FROVA was evaluated in four randomized, double-blind, placebo-controlled, short-term trials. These trials involved 2392 patients (1554 on FROVA 2.5 mg and 838 on placebo). In these short-term trials, patients were predominately female (88%) and Caucasian (94%) with a mean age of 42 years (range 18 - 69).The treatment-emergent adverse events that occurred most frequently following administration of FROVA 2.5 mg (i.e., in at least 2% of patients), and at an incidence ³1% greater than with placebo, were dizziness, paresthesia, headache, dry mouth, fatigue, flushing, hot or cold sensation, dyspepsia, skeletal pain, and chest pain. In a long term, open-label study where 496 patients were allowed to treat multiple migraine attacks with FROVA 2.5 mg for up to 1 year, 5% of patients (n=26) discontinued due to treatment-emergent adverse events.

Table 1 lists treatment-emergent adverse events reported within 48 hours of drug administration that occurred with FROVA 2.5 mg at an incidence of ³2% and more often than on placebo, in the four placebo-controlled trials. The events cited reflect experience gained under closely monitored conditions of clinical trials in a highly selected patient population. In actual clinical practice or in other clinical trials, these incidence estimates may not apply, as the conditions of use, reporting behavior, and the kinds of patients treated may differ.

Table 1.Treatment-Emergent Adverse Events Reported within 48 Hours (Incidence ³2% and Greater Than Placebo) of Patients in Four Pooled Placebo-Controlled Migraine Trials
Adverse events FROVA 2.5 mg
(n=1554)
Placebo
(n=838)
Central and peripheral nervous system
Dizziness 8% 5%
Headache 4% 3%
Paresthesia 4% 2%
Gastrointestinal system disorders
Dry mouth 3% 1%
Dyspepsia 2% 1%
Body as a whole – general disorders
Fatigue 5% 2%
Hot or cold sensation 3% 2%
Chest pain 2% 1%
Musculo-skeletal
Skeletal pain 3% 2%
Vascular
Flushing 4% 2%

The incidence of adverse events in clinical trials did not increase when up to 3 doses were used within 24 hours. The incidence of adverse events in placebo-controlled clinical trials was not affected by gender, age or concomitant medications commonly used by migraine patients. There were insufficient data to assess the impact of race on the incidence of adverse events.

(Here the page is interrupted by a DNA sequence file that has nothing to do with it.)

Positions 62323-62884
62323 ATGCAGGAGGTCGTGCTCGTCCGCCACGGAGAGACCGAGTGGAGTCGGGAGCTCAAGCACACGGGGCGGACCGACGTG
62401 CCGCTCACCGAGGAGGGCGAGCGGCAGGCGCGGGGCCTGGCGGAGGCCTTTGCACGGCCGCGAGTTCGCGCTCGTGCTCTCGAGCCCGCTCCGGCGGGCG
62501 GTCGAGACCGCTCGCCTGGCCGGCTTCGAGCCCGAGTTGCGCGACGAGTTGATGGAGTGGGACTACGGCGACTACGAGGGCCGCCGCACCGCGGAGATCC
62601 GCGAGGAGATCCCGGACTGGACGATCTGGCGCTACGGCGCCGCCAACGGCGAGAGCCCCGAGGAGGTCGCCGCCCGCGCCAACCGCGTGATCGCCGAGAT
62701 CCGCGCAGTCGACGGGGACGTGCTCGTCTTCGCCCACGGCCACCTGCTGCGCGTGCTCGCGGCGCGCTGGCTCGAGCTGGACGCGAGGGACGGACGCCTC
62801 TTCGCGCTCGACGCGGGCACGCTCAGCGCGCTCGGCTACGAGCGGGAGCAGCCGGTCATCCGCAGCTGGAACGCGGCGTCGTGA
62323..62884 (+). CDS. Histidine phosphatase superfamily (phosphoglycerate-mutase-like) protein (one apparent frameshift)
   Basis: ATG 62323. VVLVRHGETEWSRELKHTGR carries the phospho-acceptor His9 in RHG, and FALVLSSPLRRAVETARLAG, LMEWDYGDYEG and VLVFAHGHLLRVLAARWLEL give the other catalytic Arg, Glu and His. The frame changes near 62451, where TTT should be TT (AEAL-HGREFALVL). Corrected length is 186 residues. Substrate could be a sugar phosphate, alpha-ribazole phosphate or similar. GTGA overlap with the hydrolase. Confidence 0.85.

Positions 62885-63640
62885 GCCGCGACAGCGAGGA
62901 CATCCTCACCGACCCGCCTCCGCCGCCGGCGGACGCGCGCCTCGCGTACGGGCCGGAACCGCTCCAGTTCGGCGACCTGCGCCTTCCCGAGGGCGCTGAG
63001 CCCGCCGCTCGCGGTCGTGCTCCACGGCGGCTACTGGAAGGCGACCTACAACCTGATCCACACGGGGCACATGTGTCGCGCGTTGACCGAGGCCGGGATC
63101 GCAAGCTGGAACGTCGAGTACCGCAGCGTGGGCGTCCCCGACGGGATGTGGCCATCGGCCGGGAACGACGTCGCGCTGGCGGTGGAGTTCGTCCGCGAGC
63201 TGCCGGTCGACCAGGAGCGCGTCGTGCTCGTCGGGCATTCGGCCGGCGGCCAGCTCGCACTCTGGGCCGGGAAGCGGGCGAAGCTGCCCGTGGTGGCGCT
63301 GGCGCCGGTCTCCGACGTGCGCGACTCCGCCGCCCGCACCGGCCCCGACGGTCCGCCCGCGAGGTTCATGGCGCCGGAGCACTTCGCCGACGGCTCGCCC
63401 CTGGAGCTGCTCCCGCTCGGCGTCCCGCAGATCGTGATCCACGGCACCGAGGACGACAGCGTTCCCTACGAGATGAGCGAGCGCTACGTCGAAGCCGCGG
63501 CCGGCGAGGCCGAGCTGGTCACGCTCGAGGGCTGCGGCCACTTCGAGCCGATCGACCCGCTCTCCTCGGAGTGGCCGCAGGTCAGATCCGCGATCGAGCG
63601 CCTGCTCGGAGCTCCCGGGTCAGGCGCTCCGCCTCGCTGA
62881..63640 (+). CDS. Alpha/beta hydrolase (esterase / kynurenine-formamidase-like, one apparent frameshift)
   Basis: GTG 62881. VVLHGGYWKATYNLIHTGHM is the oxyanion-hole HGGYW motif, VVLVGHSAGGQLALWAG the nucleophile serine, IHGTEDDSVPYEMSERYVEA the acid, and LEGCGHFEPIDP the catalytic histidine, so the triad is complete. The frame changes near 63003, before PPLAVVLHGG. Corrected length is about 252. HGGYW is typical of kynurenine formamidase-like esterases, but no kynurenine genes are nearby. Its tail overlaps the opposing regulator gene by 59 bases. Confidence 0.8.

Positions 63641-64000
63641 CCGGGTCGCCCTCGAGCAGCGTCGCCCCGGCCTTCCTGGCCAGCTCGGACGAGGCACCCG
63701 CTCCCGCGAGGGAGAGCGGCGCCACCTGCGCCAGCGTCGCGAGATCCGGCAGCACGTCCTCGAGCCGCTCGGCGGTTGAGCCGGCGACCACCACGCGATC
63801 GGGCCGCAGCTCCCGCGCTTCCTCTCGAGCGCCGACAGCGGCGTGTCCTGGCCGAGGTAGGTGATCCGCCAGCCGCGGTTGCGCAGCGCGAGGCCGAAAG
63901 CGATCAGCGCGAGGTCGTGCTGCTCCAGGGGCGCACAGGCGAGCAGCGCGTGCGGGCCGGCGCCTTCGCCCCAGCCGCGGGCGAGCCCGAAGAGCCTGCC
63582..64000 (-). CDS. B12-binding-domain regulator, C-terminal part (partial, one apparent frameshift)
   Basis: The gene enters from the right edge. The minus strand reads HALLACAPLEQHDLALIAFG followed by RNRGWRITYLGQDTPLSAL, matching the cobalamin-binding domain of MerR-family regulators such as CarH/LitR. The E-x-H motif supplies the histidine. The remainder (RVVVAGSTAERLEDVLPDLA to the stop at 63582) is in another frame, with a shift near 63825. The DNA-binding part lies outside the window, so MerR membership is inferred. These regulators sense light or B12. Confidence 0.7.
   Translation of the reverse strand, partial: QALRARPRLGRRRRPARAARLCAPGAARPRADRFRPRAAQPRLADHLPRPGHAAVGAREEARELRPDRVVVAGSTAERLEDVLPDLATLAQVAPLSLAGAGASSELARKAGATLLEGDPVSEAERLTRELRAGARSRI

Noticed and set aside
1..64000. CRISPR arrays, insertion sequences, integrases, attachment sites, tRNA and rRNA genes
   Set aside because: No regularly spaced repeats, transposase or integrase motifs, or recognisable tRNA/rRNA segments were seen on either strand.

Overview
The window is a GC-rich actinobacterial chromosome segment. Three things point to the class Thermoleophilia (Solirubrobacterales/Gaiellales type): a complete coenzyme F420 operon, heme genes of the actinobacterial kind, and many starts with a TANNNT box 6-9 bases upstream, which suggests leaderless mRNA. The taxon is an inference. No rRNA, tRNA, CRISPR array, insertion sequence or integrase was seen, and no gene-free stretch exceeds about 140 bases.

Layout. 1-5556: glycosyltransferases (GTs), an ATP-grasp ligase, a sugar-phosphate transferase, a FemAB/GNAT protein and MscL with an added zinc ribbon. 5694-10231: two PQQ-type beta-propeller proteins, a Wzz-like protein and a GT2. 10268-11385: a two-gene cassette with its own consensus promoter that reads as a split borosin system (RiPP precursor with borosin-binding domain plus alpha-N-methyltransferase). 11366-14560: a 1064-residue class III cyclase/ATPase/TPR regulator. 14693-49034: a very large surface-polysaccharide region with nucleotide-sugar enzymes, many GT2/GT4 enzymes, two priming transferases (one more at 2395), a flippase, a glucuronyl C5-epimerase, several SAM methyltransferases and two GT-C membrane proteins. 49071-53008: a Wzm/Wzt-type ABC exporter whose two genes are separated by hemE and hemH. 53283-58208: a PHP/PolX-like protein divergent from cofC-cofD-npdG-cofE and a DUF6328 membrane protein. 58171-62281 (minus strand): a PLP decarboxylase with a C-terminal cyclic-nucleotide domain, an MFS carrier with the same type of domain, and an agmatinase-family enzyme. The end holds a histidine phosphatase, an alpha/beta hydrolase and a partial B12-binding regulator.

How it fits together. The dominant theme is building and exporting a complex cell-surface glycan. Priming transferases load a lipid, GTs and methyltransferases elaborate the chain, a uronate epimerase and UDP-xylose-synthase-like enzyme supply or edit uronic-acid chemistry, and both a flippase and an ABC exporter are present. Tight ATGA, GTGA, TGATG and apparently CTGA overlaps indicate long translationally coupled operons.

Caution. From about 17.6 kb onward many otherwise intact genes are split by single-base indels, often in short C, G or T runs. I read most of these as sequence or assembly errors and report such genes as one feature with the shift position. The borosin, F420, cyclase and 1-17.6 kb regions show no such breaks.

Other Events Observed in Association with the Administration of FROVA

The incidence of frequently reported adverse events in four placebo-controlled trials are presented below. Events are further classified within body system categories. Frequent adverse events are those occurring in at least 1/100 patients.

Central and peripheral nervous system: dysesthesia and hypoesthesia.

Gastrointestinal: vomiting, abdominal pain and diarrhea.

Body as a whole: pain.

Psychiatric: insomnia and anxiety.

Respiratory: sinusitis and rhinitis.

Vision disorders: vision abnormal.

Skin and appendages: sweating increased.

Hearing and vestibular disorders: tinnitus.

Heart rate and rhythm: palpitation.

Postmarketing Experience

The following adverse reactions were identified during post approval use of FROVA. Because these events are reported voluntarily from a population of uncertain size, it is not always possible to reliably estimate their frequency or establish a causal relationship to drug exposure.

Central and peripheral nervous system: Seizure.

Drug Interactions

Ergot-containing Drugs

Ergot-containing drugs have been reported to cause prolonged vasospastic reactions. Because these effects may be additive, use of ergotamine-containing or ergot-type medications (like dihydroergotamine or methysergide) and FROVA within 24 hours of each other is contraindicated [see Contraindications].

5-HT1B/1D Agonists

Because their vasospastic effects may be additive, co-administration of FROVA and other 5-HT1 agonists (e.g., triptans) within 24 hours of each other is contraindicated [see Contraindications].

Selective Serotonin Reuptake Inhibitors / Serotonin Norepinephrine Reuptake Inhibitors and Serotonin Syndrome

Cases of serotonin syndrome have been reported during combined use of triptans and SSRIs, SNRIs, TCAs, and MAO inhibitors [see Warnings and Precautions].

Use in Specific Populations

Pregnancy

Pregnancy Category C: There are no adequate and well-controlled trials in pregnant women; therefore, frovatriptan should be used during pregnancy only if the potential benefit justifies the potential risk to the fetus.